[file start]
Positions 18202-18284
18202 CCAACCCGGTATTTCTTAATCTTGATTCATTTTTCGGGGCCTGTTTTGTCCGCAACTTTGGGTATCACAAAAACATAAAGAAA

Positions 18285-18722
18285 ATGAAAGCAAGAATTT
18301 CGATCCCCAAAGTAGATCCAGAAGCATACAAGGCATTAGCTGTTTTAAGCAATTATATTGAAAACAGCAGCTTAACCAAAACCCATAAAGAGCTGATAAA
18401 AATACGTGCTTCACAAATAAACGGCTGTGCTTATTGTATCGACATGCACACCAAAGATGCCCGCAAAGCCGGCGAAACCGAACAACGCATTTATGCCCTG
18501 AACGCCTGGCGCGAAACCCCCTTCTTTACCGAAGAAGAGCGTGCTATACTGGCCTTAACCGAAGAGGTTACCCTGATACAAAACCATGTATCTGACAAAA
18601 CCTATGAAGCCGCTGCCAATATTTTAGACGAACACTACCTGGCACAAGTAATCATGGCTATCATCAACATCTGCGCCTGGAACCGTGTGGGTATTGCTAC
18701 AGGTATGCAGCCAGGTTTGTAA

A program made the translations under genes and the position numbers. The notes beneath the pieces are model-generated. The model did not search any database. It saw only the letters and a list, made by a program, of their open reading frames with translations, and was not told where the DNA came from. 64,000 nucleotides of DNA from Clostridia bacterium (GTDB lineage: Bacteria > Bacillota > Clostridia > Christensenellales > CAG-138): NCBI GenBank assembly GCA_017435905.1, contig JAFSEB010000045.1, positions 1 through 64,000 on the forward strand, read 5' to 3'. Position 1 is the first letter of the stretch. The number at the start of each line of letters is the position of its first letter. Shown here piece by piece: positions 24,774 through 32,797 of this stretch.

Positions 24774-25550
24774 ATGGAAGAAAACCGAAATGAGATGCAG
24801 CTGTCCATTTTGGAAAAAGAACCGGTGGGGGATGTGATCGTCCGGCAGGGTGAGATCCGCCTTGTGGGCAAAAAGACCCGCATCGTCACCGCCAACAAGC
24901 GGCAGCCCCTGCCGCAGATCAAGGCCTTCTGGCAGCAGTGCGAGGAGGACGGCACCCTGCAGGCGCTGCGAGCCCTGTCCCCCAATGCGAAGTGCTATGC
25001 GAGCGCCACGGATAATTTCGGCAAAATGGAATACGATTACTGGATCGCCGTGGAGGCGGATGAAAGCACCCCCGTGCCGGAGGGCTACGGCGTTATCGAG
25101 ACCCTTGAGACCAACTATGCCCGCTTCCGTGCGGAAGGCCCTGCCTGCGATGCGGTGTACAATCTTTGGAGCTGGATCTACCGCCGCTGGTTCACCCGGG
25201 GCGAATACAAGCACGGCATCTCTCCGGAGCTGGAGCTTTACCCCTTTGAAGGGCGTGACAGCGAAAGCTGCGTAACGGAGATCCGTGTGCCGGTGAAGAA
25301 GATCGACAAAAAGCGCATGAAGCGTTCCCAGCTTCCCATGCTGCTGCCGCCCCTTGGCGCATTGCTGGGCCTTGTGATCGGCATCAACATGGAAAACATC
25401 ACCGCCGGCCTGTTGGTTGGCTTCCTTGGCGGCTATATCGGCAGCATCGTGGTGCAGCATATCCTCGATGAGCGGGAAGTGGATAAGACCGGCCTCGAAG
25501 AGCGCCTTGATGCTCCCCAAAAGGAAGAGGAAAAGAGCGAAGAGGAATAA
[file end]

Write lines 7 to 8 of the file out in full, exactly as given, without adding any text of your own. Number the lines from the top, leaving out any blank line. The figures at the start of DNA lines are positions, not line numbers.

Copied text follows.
18501 AACGCCTGGCGCGAAACCCCCTTCTTTACCGAAGAAGAGCGTGCTATACTGGCCTTAACCGAAGAGGTTACCCTGATACAAAACCATGTATCTGACAAAA
18601 CCTATGAAGCCGCTGCCAATATTTTAGACGAACACTACCTGGCACAAGTAATCATGGCTATCATCAACATCTGCGCCTGGAACCGTGTGGGTATTGCTAC